Nationality and naturalization laws are often ambiguous in Kuwait, specifically for the children of Kuwaiti mothers and foreign or bidun (stateless) fathers. The lack of clarity and poor implementation of such laws have contributed to the limitation of rights and benefits for these children, who are often subjected to injustice. They do not have the right to own or register property in Kuwait – even if the property is owned by their mother, it cannot be inherited or passed down to them. Additionally, they are not recognized as Kuwaiti citizens unless their mother and father officially get divorced, and if they do so, can only obtain Kuwaiti nationality 15 years afterward. Conversely, the children of Kuwaiti fathers and non-Kuwaiti mothers are immediately granted Kuwaiti nationality and full rights even if they were born outside Kuwait.
To raise awareness of this issue affecting the children of tens of thousands of Kuwaiti women, a few individuals started the Gray Area campaign and released the video #بس_أمي_كويتية (But My Mom is Kuwaiti) portraying the hardships experienced by such children. To learn about the campaign, AGSIW spoke to the founders of Gray Area: Aya Salih, an entrepreneur with a legal background; Kawther Al Bader, a content creator with a journalism background; Sarah Al Qahtani, a graphic designer; and Munira, a photographer.
AGSIW: What motivated you to initiate this campaign?
Aya Salih: I thought of this campaign because a lot of people are facing this issue and no voice represents them. Most of the existing campaigns target Kuwaiti women who are married to non-Kuwaiti men, and not their children. I thought we should change the focus and shift it to the children of these women. I’m personally half Kuwaiti from my mother’s side and it’s been a struggle up until this point; personally, I thought I would feel more affected by this campaign if I targeted the children instead of the mothers. When I first started planning this campaign, I saw people’s reactions … it was like they were waiting for this to happen and for someone to finally speak up about this issue.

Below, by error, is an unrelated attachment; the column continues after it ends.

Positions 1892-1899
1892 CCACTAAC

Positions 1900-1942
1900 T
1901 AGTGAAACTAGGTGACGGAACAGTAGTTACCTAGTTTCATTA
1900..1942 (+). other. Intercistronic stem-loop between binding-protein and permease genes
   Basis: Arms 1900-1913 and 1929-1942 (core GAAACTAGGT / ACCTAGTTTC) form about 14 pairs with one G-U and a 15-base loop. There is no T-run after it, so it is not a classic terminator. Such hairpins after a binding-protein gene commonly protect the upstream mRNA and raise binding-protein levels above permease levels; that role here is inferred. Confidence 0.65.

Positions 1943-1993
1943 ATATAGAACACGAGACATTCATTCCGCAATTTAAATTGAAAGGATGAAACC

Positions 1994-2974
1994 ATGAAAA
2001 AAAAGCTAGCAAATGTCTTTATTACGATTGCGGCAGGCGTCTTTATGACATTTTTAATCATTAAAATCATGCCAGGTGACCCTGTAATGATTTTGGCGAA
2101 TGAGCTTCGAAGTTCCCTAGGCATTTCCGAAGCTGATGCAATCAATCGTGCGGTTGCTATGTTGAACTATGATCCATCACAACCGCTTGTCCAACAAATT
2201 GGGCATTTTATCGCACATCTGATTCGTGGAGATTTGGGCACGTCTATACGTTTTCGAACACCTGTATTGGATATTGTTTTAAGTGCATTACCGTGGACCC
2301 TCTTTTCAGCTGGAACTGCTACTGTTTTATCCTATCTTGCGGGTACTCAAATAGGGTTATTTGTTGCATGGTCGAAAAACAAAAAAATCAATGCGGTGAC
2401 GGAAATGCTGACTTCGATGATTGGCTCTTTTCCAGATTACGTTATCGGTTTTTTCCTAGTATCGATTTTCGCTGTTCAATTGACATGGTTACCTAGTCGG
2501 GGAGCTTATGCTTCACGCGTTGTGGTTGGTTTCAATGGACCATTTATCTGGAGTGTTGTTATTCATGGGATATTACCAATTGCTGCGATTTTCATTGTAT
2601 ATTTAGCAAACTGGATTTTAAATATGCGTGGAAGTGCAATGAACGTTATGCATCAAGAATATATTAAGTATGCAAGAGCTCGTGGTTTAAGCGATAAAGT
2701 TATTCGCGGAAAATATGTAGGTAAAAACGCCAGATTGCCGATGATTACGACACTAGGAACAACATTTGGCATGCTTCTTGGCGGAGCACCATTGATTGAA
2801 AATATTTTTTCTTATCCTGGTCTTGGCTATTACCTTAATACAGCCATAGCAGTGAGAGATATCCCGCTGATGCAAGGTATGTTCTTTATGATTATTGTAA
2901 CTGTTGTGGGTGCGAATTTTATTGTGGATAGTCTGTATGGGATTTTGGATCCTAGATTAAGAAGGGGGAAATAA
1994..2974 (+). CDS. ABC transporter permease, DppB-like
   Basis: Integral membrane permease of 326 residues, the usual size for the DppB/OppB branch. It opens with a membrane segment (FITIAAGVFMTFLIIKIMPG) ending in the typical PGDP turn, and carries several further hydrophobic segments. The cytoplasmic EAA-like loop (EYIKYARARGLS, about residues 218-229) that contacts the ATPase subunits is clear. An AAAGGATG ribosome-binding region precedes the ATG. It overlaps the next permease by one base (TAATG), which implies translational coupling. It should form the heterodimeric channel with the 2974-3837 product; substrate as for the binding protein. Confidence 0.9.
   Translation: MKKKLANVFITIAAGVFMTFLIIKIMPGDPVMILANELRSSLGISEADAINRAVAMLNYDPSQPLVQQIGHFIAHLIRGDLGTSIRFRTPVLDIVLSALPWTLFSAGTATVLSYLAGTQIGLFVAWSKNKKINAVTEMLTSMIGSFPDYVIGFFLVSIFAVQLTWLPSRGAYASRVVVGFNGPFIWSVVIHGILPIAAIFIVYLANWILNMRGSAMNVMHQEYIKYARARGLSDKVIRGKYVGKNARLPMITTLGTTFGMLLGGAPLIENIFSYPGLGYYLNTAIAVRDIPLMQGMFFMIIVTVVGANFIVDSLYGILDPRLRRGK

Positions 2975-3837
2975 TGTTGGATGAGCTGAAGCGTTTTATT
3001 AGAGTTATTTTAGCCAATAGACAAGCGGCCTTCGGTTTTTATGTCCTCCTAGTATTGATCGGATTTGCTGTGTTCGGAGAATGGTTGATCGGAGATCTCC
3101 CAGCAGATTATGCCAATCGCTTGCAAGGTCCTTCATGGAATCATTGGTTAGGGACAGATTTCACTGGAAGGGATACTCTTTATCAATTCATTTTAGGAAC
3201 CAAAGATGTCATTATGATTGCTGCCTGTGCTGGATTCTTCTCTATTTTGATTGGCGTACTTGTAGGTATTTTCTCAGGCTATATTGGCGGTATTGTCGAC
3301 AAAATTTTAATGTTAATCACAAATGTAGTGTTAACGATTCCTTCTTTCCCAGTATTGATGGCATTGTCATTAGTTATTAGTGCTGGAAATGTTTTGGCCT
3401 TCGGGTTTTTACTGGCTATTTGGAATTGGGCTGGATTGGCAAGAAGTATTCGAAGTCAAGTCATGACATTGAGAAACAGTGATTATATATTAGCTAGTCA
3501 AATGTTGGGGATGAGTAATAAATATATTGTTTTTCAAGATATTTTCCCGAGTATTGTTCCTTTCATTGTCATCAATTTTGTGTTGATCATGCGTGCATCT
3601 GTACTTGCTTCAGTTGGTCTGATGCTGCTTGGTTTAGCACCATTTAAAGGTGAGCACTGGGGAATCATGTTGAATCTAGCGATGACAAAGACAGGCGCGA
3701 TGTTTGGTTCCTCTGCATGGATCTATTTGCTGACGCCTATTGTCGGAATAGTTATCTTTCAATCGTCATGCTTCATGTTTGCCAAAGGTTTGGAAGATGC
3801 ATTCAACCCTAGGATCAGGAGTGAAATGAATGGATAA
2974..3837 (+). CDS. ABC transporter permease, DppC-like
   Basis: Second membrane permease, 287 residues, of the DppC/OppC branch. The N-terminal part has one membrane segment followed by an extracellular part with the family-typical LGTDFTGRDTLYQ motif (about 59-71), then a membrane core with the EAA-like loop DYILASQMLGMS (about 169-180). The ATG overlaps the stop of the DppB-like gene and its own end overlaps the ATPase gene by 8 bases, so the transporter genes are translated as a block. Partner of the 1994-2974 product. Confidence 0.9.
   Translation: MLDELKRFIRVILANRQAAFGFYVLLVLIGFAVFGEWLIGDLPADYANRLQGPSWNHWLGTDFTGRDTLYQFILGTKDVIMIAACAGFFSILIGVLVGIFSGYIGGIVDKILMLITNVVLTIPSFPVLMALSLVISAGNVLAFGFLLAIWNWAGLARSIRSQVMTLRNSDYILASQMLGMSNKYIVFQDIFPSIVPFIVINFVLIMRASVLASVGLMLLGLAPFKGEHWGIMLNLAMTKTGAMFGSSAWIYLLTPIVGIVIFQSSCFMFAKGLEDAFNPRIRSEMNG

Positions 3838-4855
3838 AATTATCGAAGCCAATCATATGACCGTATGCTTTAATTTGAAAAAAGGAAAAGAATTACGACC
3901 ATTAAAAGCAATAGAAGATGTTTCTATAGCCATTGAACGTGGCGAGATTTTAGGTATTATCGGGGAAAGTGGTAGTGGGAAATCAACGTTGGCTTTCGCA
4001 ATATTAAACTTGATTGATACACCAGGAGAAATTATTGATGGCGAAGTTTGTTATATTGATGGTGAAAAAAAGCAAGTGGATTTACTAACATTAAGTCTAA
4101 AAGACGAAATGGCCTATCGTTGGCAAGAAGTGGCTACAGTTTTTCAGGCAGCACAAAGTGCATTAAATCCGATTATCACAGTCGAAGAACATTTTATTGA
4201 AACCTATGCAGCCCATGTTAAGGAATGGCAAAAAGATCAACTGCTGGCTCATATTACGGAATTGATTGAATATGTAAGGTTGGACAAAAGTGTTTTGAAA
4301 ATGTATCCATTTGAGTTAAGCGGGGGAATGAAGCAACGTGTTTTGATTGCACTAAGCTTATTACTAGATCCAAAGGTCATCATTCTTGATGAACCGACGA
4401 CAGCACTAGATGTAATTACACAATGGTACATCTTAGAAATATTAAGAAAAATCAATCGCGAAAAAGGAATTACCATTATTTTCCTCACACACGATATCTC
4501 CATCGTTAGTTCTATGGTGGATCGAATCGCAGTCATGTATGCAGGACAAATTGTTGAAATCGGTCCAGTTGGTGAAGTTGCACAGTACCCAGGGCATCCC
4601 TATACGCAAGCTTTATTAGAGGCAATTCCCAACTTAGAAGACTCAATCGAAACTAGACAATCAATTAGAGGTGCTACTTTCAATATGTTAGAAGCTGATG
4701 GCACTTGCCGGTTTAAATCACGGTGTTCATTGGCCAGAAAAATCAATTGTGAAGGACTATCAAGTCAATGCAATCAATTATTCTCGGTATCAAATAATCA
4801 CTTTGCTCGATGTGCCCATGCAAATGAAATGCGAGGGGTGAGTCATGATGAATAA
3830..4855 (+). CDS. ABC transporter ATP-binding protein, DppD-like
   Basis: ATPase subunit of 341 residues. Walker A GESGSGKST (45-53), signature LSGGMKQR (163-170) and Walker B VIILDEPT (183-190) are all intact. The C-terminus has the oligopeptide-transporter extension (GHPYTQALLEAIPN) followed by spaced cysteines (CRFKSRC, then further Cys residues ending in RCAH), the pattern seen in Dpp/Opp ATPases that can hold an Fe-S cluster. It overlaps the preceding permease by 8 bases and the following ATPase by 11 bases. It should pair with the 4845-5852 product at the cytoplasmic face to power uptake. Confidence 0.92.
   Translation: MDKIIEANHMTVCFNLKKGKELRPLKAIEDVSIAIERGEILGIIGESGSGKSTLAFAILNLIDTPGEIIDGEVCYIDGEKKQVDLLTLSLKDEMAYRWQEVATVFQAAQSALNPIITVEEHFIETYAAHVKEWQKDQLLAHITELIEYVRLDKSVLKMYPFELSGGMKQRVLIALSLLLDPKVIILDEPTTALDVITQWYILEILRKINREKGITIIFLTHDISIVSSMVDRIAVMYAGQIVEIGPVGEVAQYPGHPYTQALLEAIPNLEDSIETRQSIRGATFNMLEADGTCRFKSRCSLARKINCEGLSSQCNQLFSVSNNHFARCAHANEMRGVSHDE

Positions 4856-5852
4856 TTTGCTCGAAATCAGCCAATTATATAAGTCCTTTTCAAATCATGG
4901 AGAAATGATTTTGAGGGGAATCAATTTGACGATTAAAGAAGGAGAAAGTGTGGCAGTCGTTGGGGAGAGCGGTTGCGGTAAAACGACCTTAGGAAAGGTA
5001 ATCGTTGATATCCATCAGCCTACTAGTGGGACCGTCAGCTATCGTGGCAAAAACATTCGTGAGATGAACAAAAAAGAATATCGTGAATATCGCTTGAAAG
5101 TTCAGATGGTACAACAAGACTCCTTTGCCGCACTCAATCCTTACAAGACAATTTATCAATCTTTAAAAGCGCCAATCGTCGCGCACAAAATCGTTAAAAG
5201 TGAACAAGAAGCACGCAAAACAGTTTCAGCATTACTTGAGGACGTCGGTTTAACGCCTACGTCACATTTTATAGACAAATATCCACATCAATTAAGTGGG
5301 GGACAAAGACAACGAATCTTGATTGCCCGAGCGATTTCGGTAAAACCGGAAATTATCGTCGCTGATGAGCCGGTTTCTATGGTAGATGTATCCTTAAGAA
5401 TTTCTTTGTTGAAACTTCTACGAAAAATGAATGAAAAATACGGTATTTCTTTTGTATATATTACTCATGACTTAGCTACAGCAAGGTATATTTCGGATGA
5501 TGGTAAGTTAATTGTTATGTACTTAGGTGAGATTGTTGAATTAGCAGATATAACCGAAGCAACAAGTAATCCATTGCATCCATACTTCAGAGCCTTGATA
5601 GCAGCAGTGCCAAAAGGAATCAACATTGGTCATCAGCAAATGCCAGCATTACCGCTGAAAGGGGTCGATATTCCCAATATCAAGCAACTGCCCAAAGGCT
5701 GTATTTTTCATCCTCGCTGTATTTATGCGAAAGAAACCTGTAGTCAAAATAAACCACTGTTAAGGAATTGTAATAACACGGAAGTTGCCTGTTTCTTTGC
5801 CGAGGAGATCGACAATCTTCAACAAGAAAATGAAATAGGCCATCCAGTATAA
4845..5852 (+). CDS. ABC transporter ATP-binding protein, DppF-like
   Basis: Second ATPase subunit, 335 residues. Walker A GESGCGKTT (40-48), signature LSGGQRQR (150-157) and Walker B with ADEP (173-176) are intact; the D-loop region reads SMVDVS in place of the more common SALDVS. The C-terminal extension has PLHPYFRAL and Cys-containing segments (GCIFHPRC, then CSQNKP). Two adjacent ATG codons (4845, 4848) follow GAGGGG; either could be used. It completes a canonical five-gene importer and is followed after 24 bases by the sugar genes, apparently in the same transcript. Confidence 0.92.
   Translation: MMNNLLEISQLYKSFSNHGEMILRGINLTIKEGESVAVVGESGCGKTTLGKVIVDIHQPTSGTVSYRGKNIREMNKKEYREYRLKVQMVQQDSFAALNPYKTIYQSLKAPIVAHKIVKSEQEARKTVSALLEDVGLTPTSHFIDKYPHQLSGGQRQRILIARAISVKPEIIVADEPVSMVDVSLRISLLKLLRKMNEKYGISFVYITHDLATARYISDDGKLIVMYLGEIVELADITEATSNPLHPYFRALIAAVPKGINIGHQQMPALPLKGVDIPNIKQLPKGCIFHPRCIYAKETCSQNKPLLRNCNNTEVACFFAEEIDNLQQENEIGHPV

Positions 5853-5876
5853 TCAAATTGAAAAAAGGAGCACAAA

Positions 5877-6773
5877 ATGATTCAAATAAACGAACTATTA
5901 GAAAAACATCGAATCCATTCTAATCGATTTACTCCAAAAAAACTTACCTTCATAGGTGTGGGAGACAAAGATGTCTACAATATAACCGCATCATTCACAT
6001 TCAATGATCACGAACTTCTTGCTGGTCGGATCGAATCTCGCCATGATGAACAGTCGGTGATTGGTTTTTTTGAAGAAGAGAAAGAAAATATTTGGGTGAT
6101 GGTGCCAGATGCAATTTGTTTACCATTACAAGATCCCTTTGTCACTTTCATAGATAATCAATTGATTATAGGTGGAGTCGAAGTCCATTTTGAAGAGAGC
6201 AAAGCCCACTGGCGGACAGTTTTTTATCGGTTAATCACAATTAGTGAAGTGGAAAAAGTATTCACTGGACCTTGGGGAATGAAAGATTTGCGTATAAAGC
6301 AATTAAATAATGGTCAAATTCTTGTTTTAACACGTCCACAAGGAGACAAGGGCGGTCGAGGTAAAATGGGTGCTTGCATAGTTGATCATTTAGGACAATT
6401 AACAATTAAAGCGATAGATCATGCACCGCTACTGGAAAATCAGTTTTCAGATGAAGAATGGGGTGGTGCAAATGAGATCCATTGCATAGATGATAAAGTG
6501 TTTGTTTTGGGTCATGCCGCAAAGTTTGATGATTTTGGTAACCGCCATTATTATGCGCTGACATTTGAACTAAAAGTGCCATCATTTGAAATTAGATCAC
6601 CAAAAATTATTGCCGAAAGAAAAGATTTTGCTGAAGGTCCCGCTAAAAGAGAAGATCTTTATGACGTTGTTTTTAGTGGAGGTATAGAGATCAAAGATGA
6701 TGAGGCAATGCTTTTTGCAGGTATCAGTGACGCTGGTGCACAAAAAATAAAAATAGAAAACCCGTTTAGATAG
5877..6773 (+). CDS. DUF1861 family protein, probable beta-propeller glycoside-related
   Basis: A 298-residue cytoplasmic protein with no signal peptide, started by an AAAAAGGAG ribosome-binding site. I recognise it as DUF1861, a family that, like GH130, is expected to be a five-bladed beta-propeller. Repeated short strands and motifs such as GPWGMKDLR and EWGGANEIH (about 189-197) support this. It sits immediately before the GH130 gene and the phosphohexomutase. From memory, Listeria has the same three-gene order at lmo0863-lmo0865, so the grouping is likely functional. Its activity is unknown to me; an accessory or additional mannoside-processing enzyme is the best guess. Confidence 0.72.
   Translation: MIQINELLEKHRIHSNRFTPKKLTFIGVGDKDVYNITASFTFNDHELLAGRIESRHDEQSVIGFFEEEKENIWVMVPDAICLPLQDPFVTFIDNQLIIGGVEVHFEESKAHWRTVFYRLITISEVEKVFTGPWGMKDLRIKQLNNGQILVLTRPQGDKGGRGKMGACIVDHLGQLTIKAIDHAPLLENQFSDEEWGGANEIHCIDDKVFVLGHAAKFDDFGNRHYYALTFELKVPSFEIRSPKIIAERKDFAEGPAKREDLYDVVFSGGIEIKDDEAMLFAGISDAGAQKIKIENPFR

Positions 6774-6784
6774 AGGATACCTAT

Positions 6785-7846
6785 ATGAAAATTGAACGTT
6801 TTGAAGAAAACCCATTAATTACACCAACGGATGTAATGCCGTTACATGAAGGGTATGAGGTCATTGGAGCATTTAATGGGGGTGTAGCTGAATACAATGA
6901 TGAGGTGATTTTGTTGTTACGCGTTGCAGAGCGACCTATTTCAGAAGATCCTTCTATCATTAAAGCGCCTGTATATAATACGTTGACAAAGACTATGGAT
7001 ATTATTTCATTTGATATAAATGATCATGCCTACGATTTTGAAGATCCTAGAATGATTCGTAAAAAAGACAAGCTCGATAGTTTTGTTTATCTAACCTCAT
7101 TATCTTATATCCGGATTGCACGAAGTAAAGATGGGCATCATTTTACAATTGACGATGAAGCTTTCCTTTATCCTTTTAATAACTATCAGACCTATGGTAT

Kawther: I recently joined the campaign and I’m serving as the content creator. I’m personally drawn to the cause because of its impact on women’s rights, especially in Kuwait. There are some rights that have not been afforded to women, especially Kuwaiti women who want to marry non-Kuwaiti men and have children.
AGSIW: What do you think are the hardest struggles for the children of Kuwaiti mothers and foreign or stateless fathers?
Aya: Growing up, there’s always the issue of not knowing who you are – you’re not socially accepted by Kuwaitis as being “Kuwaiti” and yet, you might not really identify with the other half of your nationality because Kuwait is all you know. It gets worse after the age of 21, when children of Kuwaiti mothers are stripped of most of the important rights they are afforded, such as residency and access to education. After turning 21, children of Kuwaiti mothers are usually shocked because everything changes. I think that’s the hardest thing to battle for us.
AGSIW: Do these children have the same access to educational opportunities?
Aya: Up until university level. We [children of Kuwaiti mothers and foreign/stateless fathers] have the right to a local scholarship, even from Kuwait University, however we do not receive scholarships to go study abroad. Children of Kuwaiti mothers can apply for a system called “Offset” in which you can get a scholarship abroad only if there is an empty slot that has not been taken by a full Kuwaiti student; this rarely happens. But you can be given a master’s degree scholarship to Kuwait University and you get access to health care, too. The hardest thing, though, is after graduating from university, job opportunities will be scarce because children of Kuwaiti mothers are treated like expats, for whom the job market is not as welcoming as it is for Kuwaitis; there is a national push to hire more Kuwaitis versus expatriates so opportunities are not as available as they were. Plus, many people working in the health care sector aren’t aware that children of Kuwaiti mothers should be afforded the same rights as Kuwaiti citizens, which can cause issues.
AGSIW: Have you considered assembling coalitions with other local organizations to support your cause and to approach the Parliament seeking legislative remedies?